AEG Presents President Rick Mueller Talks Ticket Sales at Canadian Music Week: 'If You Sell Out the First Day, You're Underpriced'

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Grant W. Martin Photography
Bob Lefsetz and Rick Mueller at the Live Touring Summit during Canadian Music Week 2018.

“If you sell out any show the first day, you’re underpriced,” declared AEG Presents president Rick Mueller during his onstage “conversation with” Bob Lefsetz, during Canadian Music Week in Toronto last week.

The music industry pundit and Lefsetz Letter namesake got the Taylor Swift business out of the way -- “no, the tour is doing great,” said Mueller, contrary to several New York Post reports -- before getting into on-sales and flex and dynamic pricing.

What’s the biggest challenge facing you today? Lefsetz asked.

"Trying to put shows on sale in this day and age when you have a hot tour, you try to service the fan the best we can…the amount of hurdles there are getting a ticket to the consumer through what is the secondary market agenda, the band fan club agendas, how scalpers in the secondary market try to manipulate those systems, how they attack ticketing systems, that putting a ticket in the hands of the fan in this day and age is a very difficult thing to do and execute it well.”

He cites the recent sale of K-pop boy band BTS. “They couldn’t be hotter. Blew out four shows at the Staples Center [in Los Angeles] in 10 minutes, but the attacks that we would see on the ticketing system from malicious bots, and people who are just trying to manipulate that in the secondary market, is such a head-scratcher right now, how you handle it and how you keep up with it.”

Lefsetz, surprised to learn the top ticket price is $250 and that scalpers are still buying them, was met with this hard-and-fast rule from Mueller: "If you can sell out four shows at Staples Center in 10 minutes, you’re underpriced. If you sell out any show the first day, you’re underpriced.”

Lefsetz then moved on to “flex pricing,” flexible or dynamic pricing, which allows the artists and venues to adjust the price in real time, based on demand. “That’s been a big thing in the press in the last six months, the sea change in price,” he said, citing The Rolling Stones, an AEG-promoted act.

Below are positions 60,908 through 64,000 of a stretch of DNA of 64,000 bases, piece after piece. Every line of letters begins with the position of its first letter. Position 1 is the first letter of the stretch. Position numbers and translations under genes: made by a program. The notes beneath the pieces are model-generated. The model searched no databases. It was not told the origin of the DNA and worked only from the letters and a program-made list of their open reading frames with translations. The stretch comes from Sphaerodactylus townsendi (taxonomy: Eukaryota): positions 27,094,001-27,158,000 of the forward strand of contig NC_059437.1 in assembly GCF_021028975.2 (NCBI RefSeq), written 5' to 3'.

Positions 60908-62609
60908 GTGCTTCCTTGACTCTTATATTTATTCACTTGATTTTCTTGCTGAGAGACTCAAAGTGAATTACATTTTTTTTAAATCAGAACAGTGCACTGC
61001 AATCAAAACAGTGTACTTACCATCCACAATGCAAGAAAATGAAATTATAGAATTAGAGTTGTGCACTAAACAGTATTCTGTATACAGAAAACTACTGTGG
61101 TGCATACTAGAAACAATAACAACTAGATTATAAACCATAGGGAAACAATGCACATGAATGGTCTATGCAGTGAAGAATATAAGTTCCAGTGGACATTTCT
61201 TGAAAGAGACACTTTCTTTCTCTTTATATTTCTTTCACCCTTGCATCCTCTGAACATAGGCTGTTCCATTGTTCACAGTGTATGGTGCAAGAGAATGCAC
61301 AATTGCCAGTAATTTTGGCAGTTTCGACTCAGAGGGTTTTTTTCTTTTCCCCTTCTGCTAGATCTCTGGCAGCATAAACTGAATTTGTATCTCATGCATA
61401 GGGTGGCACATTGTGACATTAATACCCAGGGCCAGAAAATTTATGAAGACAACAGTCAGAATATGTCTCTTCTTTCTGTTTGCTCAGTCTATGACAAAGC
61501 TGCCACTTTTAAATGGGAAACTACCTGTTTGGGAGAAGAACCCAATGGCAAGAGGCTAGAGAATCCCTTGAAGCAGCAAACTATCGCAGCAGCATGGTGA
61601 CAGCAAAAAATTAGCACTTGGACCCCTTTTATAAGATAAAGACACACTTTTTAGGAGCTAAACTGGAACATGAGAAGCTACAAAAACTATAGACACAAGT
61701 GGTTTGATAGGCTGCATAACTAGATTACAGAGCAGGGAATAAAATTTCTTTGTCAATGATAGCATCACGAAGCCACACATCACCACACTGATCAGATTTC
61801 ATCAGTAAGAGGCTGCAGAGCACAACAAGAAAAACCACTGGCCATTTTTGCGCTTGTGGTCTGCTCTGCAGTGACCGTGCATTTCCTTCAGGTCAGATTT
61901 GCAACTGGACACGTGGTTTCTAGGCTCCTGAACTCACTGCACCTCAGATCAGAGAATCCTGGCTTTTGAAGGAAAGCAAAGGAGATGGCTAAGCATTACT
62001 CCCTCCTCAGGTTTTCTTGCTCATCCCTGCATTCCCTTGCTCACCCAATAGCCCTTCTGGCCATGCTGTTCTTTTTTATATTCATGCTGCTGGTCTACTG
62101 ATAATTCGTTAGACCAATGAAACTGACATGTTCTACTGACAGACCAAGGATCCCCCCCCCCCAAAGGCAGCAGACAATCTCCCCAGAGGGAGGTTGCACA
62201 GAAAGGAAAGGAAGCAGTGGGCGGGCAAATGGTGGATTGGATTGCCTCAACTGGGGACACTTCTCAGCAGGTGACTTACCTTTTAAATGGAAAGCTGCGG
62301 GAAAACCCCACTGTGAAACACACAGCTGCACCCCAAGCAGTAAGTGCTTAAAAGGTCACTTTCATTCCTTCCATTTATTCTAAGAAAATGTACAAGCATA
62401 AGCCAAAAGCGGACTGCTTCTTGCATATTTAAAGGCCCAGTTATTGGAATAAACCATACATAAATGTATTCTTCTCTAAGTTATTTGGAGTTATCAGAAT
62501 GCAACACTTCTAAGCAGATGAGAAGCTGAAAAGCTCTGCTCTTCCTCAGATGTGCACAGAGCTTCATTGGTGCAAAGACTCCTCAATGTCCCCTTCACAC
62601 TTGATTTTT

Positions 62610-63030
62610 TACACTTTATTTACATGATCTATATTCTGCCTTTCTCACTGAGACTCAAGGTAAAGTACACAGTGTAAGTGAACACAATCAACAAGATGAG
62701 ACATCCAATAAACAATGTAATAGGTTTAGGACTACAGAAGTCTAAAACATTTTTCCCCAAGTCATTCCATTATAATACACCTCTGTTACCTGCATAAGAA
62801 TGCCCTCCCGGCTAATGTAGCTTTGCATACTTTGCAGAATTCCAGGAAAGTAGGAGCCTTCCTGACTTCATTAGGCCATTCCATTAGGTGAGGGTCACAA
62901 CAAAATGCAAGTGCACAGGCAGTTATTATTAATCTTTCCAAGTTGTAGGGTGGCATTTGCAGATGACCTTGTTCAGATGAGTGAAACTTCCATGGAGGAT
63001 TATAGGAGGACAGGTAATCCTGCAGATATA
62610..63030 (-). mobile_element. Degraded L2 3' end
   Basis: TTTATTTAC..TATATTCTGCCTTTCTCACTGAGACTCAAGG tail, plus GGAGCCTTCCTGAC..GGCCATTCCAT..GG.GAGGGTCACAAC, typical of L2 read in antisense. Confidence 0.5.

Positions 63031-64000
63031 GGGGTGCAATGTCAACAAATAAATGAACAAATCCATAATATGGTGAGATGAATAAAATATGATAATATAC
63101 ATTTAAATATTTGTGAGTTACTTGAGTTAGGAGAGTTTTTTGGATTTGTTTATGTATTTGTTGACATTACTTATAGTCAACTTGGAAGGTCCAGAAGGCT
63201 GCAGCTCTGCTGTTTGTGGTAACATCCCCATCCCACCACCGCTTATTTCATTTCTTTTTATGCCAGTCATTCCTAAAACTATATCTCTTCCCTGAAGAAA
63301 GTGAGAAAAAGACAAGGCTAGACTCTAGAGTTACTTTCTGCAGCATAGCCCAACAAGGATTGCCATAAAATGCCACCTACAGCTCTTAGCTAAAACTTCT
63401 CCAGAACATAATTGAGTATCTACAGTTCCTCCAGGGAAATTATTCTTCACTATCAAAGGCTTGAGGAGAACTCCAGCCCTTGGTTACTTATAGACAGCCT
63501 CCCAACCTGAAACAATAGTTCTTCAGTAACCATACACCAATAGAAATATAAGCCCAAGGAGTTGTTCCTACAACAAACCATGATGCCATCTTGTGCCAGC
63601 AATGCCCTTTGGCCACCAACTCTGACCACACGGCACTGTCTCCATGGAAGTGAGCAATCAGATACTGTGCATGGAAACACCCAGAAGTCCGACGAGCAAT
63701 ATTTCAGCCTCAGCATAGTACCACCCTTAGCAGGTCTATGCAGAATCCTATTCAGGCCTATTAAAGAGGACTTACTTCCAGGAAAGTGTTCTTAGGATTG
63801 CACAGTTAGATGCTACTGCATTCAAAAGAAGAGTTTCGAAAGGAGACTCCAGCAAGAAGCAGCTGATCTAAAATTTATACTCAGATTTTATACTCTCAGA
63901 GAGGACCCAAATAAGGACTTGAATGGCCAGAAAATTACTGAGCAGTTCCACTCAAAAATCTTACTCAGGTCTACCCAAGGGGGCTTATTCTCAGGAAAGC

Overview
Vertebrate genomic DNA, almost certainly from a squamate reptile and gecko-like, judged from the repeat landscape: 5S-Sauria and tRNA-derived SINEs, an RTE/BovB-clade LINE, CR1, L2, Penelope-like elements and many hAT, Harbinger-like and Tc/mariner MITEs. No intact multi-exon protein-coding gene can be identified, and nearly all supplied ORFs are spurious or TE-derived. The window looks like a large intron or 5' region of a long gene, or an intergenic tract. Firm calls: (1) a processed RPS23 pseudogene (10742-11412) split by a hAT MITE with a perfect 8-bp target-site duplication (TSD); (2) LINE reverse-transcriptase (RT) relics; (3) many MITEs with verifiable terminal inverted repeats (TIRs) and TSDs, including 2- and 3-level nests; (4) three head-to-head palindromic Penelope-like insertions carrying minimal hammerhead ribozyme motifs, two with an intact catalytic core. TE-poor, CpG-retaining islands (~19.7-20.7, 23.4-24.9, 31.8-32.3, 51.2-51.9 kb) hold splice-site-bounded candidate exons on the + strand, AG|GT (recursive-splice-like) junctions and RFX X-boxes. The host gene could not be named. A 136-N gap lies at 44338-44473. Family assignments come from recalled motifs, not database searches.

“I think almost every arena show, we do have flex pricing,” Mueller said, explaining, “There’s probably two differences between flex pricing and dynamic pricing, so typically flexing in arenas have been if you have had a price level 1 or price level 2, you hold seats in between those sections and you decide what that’s going to be, depending on how hot your on-sale is or you're going to go up with more, you’re gonna take a lower price.

“The dynamic price is really to try and mirror what market pricing is. We touched briefly on this one when I did your podcast a few months ago. Neil Young did a theater tour several years ago. It’s the first time we did a solo acoustic theater tour in a long time. Tickets came out. He was charging $275, I think, and people were in a bit of an uproar at the time because those were some pretty aggressive prices because the fan felt entitled to see Neil for $50, or whatever they felt the appropriate price was.

“Well, Neil sold out like that, those theaters, and people were pissed off about it. I looked at it as if Neil had played for $50 or $75, scalpers would have found a way to get the tickets, and they would’ve made a healthy margin off of that. So my opinion is people who’ve invested in this equation -- the artist, the manager, the promoter, the agent -- deserve a share in that gross, not the secondary market, not people who are opportunistic. Scalpers on that show are probably making more money than I am, as the promoter, so I think that you can’t change what the market price is for your ticket.

“There is technology coming out that will be able to -- here’s two paths you can go: You can charge market pricing, or you can try and use technology to try and lock the ticket price and make it non-transferable. That will dictate if a fan and an artist has a desire for their fan to buy a ticket for that $50 to $75 range, or whatever it is they want to charge, having a digital ticket, a true digital ticket, where it’s assigned to you or to me, whoever buys that, will be able to kind of keep that continuity in place of what the artist intended to charge.  

“So I’m a big fan of going either way depending on what the artist’s agenda is. I would like to see us maximize revenues whenever we can.”